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Found 9 results

  1. Here are three gorgeous megalodon teeth that @RJB collected over the years as a fossil vendor/collector. He asked me to restore them for him, and I was happy to take on the challenge. Here are the photos of the before and after. I hope you enjoy! -Matt
  2. So I drew a paleo-reconstruction of a noteworthy but sparsely-known apex predator Temnodontosaurus eurycephalus, which was believed to be the top apex of the Early Jurassic until the rise of proto-pliosaurs like Rhomaelosaurus. Unlike its famous squid sucking sister T. platydon (metaphor, not literally), T. eurycephalus had a thick skull with deep jaws and large robust teeth suggesting a macropredatory diet and probably fed on other ichthyosaurs, plesiosaurs, and anything else that it could swallow (Also, growing lengths of over 30 feet, it probably could swallow everything other than another Temnodontosaurus) This is actually my first time finishing a paleo-reconstruction using only a pen tablet and photoshop (All my other drawings were either unfinished or done on paper). I used a Huion 1060PLUS drawing tablet and Photoshop CS6 to draw this. Took at least 3 hours to draw, and I heavily referenced the holotype skull to draw the head. Turned out pretty neat, but I don't know if I should color/shade this.
  3. I found this article interesting. They said trilobite like but not sure that they are ancestral https://www.livescience.com/60434-bizarre-cambrian-creature-gets-detailed-reconstruction.html
  4. attachment sites

    Petermyologosteologyl-2013-Janat.pdf
  5. Bronze ammonites

    I cast yesterday bronze ammonites. Nothing serious, just for fun. I use true ammonites for the shells,the head and tentacles were modeled in wax.
  6. Reconstruction

    From the album Late Triassic Lockatong Formation

    This is a reconstruction of the late Triassic coelacanth, Diplurus newarki. Reworked by me. (reverse black and white) FROM: FOSSILS AND FACIES OF THE CONNECTICUT VALLEY LOWLAND: ECOSYSTEM STRUCTURE AND SEDIMENTARY DYNAMICS ALONG THE FOOTWALL MARGIN OF AN ACTIVE RIFT. Peter M. LeTourneau1,4, Nicholas G. McDonald2, Paul E. Olsen3,4,*, Timothy C. Ku5, and Patrick R. Getty Available HERE.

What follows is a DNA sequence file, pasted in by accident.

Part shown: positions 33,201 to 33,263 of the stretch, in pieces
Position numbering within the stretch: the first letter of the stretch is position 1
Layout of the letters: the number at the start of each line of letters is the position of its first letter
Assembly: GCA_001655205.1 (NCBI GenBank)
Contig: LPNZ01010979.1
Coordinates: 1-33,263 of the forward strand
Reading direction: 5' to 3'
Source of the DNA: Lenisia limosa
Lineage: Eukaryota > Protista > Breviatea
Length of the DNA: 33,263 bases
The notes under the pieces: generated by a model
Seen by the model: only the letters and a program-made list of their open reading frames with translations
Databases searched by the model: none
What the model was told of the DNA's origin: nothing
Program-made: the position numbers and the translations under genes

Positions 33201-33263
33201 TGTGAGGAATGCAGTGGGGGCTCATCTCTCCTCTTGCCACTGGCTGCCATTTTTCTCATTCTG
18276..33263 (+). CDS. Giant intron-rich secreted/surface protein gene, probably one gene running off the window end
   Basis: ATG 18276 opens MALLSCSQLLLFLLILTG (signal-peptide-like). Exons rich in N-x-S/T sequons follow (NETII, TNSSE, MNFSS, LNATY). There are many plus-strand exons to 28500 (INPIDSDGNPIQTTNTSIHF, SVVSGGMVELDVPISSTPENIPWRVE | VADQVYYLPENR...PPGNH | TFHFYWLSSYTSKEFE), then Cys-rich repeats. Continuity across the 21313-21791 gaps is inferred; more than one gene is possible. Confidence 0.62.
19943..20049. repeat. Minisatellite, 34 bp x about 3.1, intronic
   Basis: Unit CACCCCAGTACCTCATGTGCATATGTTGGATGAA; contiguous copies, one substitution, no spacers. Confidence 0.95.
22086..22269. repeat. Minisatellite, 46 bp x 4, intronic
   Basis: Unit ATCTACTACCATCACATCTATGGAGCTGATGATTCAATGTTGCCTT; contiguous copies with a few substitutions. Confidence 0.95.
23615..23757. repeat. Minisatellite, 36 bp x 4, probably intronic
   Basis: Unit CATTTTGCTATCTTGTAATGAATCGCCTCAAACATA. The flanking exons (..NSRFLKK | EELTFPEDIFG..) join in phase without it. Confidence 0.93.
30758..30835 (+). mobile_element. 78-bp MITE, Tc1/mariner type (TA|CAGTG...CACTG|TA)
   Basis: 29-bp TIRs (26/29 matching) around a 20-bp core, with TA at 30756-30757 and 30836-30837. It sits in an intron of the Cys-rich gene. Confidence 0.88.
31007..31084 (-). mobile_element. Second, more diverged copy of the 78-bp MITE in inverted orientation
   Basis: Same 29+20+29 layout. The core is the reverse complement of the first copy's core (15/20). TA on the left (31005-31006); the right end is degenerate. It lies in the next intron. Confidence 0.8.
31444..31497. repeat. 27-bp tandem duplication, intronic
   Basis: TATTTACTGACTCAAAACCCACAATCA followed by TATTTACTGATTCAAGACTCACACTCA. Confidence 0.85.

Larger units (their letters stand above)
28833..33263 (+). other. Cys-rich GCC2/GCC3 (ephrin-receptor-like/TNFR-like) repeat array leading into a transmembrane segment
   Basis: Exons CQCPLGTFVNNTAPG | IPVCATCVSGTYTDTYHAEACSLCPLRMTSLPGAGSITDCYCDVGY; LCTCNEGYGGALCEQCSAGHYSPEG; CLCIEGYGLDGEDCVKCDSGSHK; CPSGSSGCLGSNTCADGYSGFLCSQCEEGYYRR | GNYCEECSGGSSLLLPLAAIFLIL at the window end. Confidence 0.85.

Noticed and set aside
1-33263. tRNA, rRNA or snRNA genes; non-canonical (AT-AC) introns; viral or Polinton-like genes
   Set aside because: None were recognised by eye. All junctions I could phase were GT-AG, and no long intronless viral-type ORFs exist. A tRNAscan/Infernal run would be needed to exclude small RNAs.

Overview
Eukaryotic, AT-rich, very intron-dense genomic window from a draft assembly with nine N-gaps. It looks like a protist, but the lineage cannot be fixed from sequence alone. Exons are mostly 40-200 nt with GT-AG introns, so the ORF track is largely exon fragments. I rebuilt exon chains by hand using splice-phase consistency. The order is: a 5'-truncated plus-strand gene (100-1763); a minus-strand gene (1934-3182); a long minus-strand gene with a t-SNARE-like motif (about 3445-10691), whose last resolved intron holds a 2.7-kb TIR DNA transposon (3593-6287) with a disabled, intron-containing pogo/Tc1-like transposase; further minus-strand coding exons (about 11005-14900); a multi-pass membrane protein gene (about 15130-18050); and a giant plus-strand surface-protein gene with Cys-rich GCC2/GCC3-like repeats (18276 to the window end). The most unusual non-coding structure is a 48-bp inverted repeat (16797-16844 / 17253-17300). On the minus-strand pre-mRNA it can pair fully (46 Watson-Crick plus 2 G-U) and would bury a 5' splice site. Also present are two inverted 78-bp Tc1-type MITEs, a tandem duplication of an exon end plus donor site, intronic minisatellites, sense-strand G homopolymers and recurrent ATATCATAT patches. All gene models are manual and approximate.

7. soo, im currently trying to reconstruct some pleistocene fauna (mainly felines for now) and i have almost no problem with anatomy, muscles and such, but i do have a problem recreating the fur color, pattern and length. im currently working on the smilodon populator, and i really have no idea what to paint it, in one side, it was a south american cat, all modern cats that distribute the area are spotted and yellowish colored (ocelot, jaguar). but on the other side, it lived in the savannah, which "allows" all kind of fur patterns (plain/lion, spotted/leopard, etc). and it was a realtive of smilodon fatalis, which lived in north america. there are no remains of fur and no cave drawings of smilodon from what i have found, so if anyone knows any articles which comes up with speculations about this kind of stuff please link them here, im also having a hard time founding pictures of animal skeletons in a neutral pose (standing still) so if there is a collection of these kind of images i'd love to know about it thank you very much and sorry for bad english. i'm not sure if ive put the thread on the right forum so let me know if i made a mistake.
  8. polly wants dino

    Terrific paper,must read for Ornitischiaphiles http://www.cell.com/pb-assets/journals/research/current-biology/S200backup/vinther.pdf oldie: http://www.senckenberg.de/files/content/forschung/abteilung/terrzool/ornithologie/psittacosaur.pdf The latest (2016)"tail bristles" article can be gotten from Rgate(either Mayr or Vinther will do)
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